When Ben was released from Florida Hospital on Thursday morning, we had a very low degree of confidence that he was actually better. We mostly accepted the hospital discharge so that we could get the heck out of Florida Hospital, and bring him back to Arnold Palmer if necessary. Before we even left the hospital I had already made an appointment for Ben to see the Nurse Practitioner at his regular GI doc's office the next day. I really hoped that we were just tired and pessimistic, and that by Friday Ben would be feeling awesome after a good night's sleep in his own bed.
Obviously, I was not being pessimistic.
Ben had slept pretty much all day Wednesday and then eaten a tiny bit that evening. He didn't ask for food at all on Thursday, although he did drink a fair amount of juice. By the time we arrived at the GI appointment on Friday Ben still had not eaten anything, and his belly was visibly bloated. His lips were cracked from dehydration, and he was folding over in pain. It did not take long at all for the doctor to send us back over to Arnold Palmer to be directly admitted back into the hospital.
Comically, when we arrived at our room it turned out to be one designed to hold a crib instead of a full-sized bed. With the hospital bed crammed in there, and a roll-away bed opened up for Ben's mom to sleep on, there would literally be no open floor space left in the room. It was such a tiny room that when the doctors walked in the first thing they said was, "We've got to get you into a different room..." On top of that, when I went to put in a video tape for Ben to watch, the TV and VCR mounted to the wall began to wobble precariously in my hands. I looked behind it, and the mounting plate going to the back of the TV consisted only of two bolts - one of which was completely missing and the other was half off its thread. I am not exaggerating when I say that television had a very high likelihood of just falling off the wall and landing on Ben's mom's head during the night. I notified the nurses, who first sent a medical engineer who walked into the room, glanced at the TV, and then shrugged and said, "I only fix medical equipment" before walking away. Eventually a building engineer arrived, and at first he insisted that there was nothing wrong with the mount (he was looking at the bolts going into the wall, not the ones going to the TV). When I took his hand and placed it on the missing bolt, and then on the sole remaining loos bolt, he suddenly realized just how perilous it was. But it still took him two more trips to get it fixed.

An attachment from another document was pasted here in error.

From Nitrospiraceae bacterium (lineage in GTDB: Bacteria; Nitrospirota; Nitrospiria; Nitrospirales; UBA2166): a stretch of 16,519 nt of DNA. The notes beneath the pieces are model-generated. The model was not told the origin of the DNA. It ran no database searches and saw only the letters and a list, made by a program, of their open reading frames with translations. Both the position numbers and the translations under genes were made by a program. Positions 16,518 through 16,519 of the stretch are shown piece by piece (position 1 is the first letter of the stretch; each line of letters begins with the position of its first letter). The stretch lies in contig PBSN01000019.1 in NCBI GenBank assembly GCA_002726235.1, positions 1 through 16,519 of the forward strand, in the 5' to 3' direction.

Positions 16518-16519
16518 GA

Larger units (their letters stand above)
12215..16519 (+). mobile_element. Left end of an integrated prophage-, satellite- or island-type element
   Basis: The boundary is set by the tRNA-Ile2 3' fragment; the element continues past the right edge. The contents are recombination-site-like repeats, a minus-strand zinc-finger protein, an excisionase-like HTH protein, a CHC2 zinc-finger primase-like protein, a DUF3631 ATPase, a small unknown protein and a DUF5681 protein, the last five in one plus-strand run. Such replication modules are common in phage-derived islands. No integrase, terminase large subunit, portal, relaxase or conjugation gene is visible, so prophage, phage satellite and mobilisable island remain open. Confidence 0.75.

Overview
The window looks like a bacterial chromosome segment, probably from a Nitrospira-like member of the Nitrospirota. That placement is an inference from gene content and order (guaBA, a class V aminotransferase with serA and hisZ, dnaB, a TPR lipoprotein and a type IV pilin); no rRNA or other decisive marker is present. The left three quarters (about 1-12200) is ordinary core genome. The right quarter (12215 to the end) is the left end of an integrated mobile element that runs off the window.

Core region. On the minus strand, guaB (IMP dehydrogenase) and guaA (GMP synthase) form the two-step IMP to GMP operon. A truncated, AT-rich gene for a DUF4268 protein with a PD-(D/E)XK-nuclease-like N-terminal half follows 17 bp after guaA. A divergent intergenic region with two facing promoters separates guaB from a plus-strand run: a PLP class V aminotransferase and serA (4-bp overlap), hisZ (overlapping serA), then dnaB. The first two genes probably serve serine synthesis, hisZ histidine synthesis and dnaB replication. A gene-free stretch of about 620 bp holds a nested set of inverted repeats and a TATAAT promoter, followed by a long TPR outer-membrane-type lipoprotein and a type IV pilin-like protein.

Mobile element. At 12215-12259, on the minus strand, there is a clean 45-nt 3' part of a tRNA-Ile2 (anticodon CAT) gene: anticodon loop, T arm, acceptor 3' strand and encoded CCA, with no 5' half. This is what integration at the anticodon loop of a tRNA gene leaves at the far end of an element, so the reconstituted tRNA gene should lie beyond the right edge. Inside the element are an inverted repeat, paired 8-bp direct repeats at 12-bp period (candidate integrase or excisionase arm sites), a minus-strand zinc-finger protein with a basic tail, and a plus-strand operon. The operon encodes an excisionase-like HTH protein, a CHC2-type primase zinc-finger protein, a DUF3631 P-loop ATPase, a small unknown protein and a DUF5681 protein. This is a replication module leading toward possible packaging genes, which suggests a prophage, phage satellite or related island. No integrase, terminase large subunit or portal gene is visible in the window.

On a more useful note, both of Ben's doctors came in early on and examined him, and again agreed that something was still not right. They had already consulted with the surgeon who performed the ERCP, and basically what they said was that nine times out of ten the patient is feeling completely better by this point, but that Ben was clearly the one-in-ten outlier. They ordered an abdominal x-ray to check and see if the stent was still properly in place, plus some other blood work, and said that the basic plan was to get Ben hydrated, give him some pain relief, and to observe him closely over the next few days.
By the time we went down for the x-ray and then got back up to the floor, they had found a larger room to move us to. Ben's mom had gone downstairs to have a quick dinner with her mother, and I got Ben moved to the new room with the help of one of the nurses on the floor. Amazingly, by that point Ben was really perking up. He was smiling and happy, full of energy, and looked just like his normal self. For all the world he looked like someone who had no business being in a hospital.
In fact, when he saw me putting away a box of cereal bars into the cabinet in his new room, he suddenly asked for one. It was the first time he had asked for solid food in two days. He wolfed down the first one, and then a second, and even asked for a third. By the time he was finishing that one he was finally slowing down. Then all of a sudden he leaped out of bed with an exclamation of "Bathroom!" I'll spare the scatological details, and simply say that it was a very productive trip, and the first such all day.
Not long after that he started to settle into his bed, and an hour later he was extremely patient as the nurse put in his IV and started the fluids to re-hydrate him. Unfortunately by then he was already starting to crash again. Eating the food seemed to just completely knock the wind out of his sails. He wasn't nauseous, but he became lethargic and was obviously in pain again. He got some pain meds along with his normal nighttime meds, and was fading quickly. It was after 10pm at that point, and so I left Ben and his mom to hopefully get some rest overnight.
I have no idea what today will bring, I just hope it's some relief for Ben.